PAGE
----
Thursday, March 12, 2015

Weights, cardio, or both?

 When people join our health club, one of the most common questions I get is: should I lift or do the cardiovascular machines?
    The answer, obviously, is both, and the percent you do of each depends upon your health history, goals, and individual tastes.
    *If you want a healthier heart, put more emphasis on cardio. You need to raise your heart rate to about 60% of it's max (220-your age is your theoretical max) to start achieving benefits to your heart and lungs. While that can be done through strength training (ask anyone after a set of 20 burpees!), it is easier to achieve and sustain on a machine like the treadmill, bike, or elliptical.
   *If a stronger structure is your desire, put more emphasis on lifting. The weight-bearing impact of traditional exercises like bench press, squats, or lat pulldown are excellent ways to build up your bones, and strengthen surrounding tendons and ligaments. Post-menopausal women are particularly susceptible to bone loss, which makes strength-training all the more important.
   *To burn a maximum amount of calories, do about a 50/50 mix. Intensity is the key here. An intense 45-minute weight workout will burn more calories than a comparable time on the treadmill or elliptical, if you are going at a pace where you can hold a conversation the whole time. And, of course, the opposite is true as well. If most of your weight-training time is spent talking football or plans for the weekend, you are not burning many calories during the session, and won't be working hard enough for a sustained "after-burn."
   While I certainly sweat more doing an intense run rather than the weights, strength-training will keep the body burning calories at a higher rate for up to six hours afterward. With cardio, the extra calorie burn lasts about three hours. Plus, the higher percent of muscle you have in your body, the more calories you burn at rest!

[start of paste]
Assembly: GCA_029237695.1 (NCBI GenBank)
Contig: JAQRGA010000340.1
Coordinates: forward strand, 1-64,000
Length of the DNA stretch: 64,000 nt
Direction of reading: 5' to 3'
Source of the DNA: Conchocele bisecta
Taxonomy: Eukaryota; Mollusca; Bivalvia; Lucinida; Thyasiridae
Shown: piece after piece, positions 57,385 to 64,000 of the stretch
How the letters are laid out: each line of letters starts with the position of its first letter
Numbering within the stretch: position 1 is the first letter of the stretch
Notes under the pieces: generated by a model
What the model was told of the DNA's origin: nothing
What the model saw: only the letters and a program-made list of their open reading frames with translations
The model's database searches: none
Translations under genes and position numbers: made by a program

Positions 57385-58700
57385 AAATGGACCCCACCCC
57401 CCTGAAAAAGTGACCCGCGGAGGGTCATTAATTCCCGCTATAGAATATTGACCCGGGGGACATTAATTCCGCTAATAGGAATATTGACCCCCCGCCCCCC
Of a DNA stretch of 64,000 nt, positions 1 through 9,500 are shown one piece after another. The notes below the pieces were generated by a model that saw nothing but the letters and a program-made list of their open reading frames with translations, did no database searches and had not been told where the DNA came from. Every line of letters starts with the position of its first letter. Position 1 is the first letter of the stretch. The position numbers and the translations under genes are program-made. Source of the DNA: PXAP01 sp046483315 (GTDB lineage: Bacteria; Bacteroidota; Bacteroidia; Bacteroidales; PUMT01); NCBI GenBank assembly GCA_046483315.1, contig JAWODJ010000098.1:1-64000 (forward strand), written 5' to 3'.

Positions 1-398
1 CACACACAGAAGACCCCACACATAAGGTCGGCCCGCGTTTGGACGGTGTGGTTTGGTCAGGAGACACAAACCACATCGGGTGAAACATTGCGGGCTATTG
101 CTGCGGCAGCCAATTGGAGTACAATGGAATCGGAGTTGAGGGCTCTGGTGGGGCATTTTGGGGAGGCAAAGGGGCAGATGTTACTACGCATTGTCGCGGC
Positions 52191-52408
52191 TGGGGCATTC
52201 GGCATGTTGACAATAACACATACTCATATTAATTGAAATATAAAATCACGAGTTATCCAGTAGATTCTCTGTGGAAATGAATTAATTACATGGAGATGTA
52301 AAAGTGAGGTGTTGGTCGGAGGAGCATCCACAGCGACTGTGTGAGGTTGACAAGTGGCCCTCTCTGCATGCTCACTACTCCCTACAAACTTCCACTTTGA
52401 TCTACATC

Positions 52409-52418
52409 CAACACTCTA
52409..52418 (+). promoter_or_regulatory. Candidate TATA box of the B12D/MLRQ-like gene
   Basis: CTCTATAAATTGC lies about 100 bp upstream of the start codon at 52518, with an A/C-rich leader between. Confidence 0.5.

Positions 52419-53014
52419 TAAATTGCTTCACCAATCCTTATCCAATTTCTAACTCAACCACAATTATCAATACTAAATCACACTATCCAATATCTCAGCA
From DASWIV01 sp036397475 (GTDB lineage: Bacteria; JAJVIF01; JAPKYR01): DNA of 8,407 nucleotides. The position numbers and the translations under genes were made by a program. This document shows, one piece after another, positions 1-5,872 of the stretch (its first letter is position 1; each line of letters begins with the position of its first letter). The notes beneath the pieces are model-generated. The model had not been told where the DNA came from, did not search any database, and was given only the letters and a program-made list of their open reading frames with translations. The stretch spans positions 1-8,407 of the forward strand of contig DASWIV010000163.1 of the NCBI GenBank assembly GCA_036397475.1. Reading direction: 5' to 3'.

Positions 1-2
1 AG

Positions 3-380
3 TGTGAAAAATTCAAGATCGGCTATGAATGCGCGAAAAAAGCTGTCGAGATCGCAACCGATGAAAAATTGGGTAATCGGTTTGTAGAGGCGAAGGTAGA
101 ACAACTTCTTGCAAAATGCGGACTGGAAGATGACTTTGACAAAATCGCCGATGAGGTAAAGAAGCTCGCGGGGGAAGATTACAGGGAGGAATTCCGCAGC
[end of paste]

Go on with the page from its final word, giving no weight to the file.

*To prevent over-use injuries, it's best to alternate days. Try cardio on Monday and Wednesday, weights on Tuesday and Thursday, and a mix of short sprints and body weight exercise on Friday. While you are exercising five days straight, you are limiting the repetitive pounding of doing only one activity. Another tip: mix up the cardio machine you do every day, and alternate between machines, free weights and resistance bands or medicine balls on your lifting days.
 *Let your mood decide. If I'm in a down or reflective mood, I feel the cardio can bring me up, mentally. When I'm feeling positive and energetic I can hit the weights that much harder.
  *Depending on your time allotment, you can combine both in one workout. If you have only three days a week to workout, but can spare at least an hour, try doing the weights and your running or biking in one session. I always like to do the weights first -  that way I'm not afraid to hold back when I'm doing my cardio. Other people like doing the cardio first, as it loosens up their body, and the lifting goes that much smoother. I always tell people, "whatever your priority is, do that first." Studies have shown that doing cardio in the beginning results in a slightly higher calorie burn, but again, it's all dependent on how hard you work.
   The most important thing is to do some type of exercise. The best exercise is one that you enjoy and will continue to do. Learn all the new things at a gym so you have some variety to choose from, and get to it!


No comments:

Post a Comment